I tried calling my credit card companies insurance company, but they told me not to file a claim unless I get a bill. Is this true? Should I be calling my primary at home insurance? I don't want my home rates to go up, so should I just rely on my credit card company for protection?

Thank you

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(FL) Recovering rental car expense from shady insurance company.

Better water better life
Puffy Lux

A few months ago my wife was rear ended in a minor accident. Everyone was ok, and the police made a report citing the other driver at fault. Unfortunately he has a shady insurance carrier.

I spoke with my insurance carrier, paid my (large) deductible and was able to have my vehicle repaired. While I chose not to carry rental car coverage, my insurance carrier told me if I rented a car, they would send the invoice to the other carrier.

So, at their recommendation, I found a cheap rental car and drove it for a week or so while the repairs were in progress and sent them the receipt. The total amounted to pennies under $500.

It went into subrogation, and I just recently received a check for my deductible. I was told that because I had no rental coverage it was not included in the subrogation and they “advised [the other carrier] to make me whole.”

Obviously the other carrier is not returning any calls and I am less than optimistic.

Do I have any course of action here? Any way to encourage them to answer the phone and deal with me?

Thanks in advance for your help…

submitted by /u/Saderax7
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Question about Car Rental Insurance vs. Credit Card Insurance

Better water better life
Puffy Lux

I recently rented a car for a day and the representative asked me if I wanted to purchase the collision/damage insurance. I declined and as part of his sales pitch I guess, he asked why. I told him I'd prefer to use the coverage that is provided through my credit card. He said something along the lines of "Actually we don't use third parties and we would file a claim against your insurance for damages and diminished value". I assume he meant my primary auto insurance.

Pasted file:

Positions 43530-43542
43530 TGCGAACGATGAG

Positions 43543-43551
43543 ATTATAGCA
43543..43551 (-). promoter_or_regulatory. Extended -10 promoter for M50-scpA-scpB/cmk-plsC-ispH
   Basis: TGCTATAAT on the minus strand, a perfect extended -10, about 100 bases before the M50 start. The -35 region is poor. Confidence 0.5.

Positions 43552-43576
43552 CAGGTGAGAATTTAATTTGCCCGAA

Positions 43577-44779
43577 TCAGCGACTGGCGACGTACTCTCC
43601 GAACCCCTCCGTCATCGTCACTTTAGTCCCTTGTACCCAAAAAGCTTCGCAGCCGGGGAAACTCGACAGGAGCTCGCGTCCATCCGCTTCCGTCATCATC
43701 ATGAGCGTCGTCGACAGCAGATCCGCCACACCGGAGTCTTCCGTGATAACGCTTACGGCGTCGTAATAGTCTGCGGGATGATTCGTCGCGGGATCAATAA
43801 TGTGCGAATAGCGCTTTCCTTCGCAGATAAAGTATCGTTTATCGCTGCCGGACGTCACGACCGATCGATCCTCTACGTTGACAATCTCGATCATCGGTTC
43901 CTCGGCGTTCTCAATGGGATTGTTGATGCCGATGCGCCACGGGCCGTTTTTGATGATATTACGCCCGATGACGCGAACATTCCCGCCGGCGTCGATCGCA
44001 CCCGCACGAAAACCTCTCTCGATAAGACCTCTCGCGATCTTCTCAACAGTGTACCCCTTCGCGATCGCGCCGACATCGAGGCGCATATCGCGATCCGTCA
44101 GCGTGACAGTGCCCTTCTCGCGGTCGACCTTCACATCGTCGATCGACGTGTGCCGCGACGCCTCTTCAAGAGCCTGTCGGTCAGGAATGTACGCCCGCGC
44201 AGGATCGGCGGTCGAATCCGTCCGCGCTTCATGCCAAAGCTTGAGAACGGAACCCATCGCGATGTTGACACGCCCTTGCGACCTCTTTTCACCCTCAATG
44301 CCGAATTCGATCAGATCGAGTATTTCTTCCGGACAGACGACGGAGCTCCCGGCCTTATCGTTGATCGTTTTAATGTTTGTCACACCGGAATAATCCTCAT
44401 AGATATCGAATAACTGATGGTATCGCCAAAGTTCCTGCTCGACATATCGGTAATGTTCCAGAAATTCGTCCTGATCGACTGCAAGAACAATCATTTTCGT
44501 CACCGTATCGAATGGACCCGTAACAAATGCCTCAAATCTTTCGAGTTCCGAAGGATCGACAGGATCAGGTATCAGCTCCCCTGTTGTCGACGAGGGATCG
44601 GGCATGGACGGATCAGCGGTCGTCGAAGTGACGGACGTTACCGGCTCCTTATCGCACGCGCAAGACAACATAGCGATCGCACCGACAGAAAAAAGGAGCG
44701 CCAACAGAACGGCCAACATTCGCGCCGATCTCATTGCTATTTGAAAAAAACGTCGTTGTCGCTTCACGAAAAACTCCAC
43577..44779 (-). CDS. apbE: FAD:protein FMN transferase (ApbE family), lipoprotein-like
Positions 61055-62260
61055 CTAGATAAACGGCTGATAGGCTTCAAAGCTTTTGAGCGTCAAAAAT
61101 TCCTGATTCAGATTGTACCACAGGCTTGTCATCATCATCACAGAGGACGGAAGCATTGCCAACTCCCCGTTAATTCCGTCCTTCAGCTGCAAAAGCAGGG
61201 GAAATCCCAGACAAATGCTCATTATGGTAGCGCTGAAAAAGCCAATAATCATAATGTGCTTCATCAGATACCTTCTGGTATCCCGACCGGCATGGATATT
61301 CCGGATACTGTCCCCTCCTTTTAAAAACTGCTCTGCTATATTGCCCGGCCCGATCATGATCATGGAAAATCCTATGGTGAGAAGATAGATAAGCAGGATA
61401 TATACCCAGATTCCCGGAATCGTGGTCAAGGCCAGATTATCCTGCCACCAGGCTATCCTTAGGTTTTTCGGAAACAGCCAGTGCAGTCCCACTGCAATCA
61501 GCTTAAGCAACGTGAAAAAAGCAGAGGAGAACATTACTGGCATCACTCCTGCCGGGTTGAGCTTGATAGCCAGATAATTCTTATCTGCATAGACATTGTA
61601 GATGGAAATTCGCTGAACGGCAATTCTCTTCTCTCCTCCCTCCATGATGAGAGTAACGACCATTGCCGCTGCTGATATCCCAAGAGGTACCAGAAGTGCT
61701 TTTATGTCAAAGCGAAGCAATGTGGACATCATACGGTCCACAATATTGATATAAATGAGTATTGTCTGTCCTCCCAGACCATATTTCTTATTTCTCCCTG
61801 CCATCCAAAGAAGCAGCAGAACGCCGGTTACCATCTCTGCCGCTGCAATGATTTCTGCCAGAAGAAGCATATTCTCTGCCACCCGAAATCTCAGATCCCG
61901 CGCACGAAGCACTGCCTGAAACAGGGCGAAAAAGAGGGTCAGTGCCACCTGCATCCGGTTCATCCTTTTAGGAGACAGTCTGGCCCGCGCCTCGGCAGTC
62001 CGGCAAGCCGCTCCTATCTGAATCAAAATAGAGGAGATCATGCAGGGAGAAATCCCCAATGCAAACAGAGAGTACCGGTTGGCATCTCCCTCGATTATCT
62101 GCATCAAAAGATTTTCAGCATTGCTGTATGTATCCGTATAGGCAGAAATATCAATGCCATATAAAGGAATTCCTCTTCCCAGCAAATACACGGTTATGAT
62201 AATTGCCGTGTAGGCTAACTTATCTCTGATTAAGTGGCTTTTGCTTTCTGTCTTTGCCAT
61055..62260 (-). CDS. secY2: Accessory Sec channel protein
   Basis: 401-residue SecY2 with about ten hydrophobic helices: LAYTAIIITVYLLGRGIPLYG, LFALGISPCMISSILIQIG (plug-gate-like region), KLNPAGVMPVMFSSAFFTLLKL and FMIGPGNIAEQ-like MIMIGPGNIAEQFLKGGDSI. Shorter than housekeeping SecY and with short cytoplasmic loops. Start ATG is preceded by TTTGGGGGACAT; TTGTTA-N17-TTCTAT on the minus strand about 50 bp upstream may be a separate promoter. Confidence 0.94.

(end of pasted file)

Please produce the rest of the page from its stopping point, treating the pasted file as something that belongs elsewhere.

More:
Does that make sense at all or was it just a scare tactic to try to get me to purchase the insurance through them? If my credit card provides primary coverage and not just supplemental, how would the rental's company's policy of "not using third parties" supersede the coverage that I'm providing to them in the event of them needing to file a claim?

submitted by /u/axkoam
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accident in a rental car- enterprise asking for my deductible?

Puffy Lux
Better water better life

so 2 weeks ago i dropped my car off to be worked on and received a rental car (i was in a 6 car wreck-mostly cosmetic work but was still about $5k of damage). this past friday- was due to pick my car up today, i was in yet another wreck in the rental. it was completely the other person's fault. we were on a one way road and she thought it was a 2 way, went to turn left as i passed her and she turned into me. got a police report, all her contact information, picture of her insurance card etc. i immediately called my insurance guy and he told me that i would be good and probably won't need anything from him, and called enterprise to let them know.

i went to drop the car off today and took the report, but they didn't really look at it. they got the other person's information and then asked for my insurance card. i told her my info was on the report but gave it to her, and then she asked for my deductible. i was confused and she said that i was totally responsible for the car and enterprise would file a claim with my insurance, who will then file one with the other driver's insurance. i guess that makes sense, but why would i give them money? is this normal? it was after hours so i left a voicemail with my insurance guy so i will speak with him tomorrow, but i just thought this was weird. i told her i didn't know how much it was (i actually wasn't sure, i have never had to pay it) and i would have to call her back. i just don't understand why i have to pay enterprise when i wasn't at fault and the report clearly says so?

submitted by /u/squatchhuntress
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Car Rental In Norway—MisFuelling

Puffy Lux
Better water better life

So, My parents travelled to Norway. They paid for car rental from Sixt using Chase Sapphire (provides primary car rental insurance).

At a certain point, my dad refuelled and accidently put in AdBlue in the gas tank, which is basically very very bad and might have led to total loss of engine or possibly car.

They refused the offered insurance from the rental place because they had colission from their credit card.

Would they be responsible for the whole car? or just the deductible? the deductible is 1000$, which is doable, but does it cover something like this?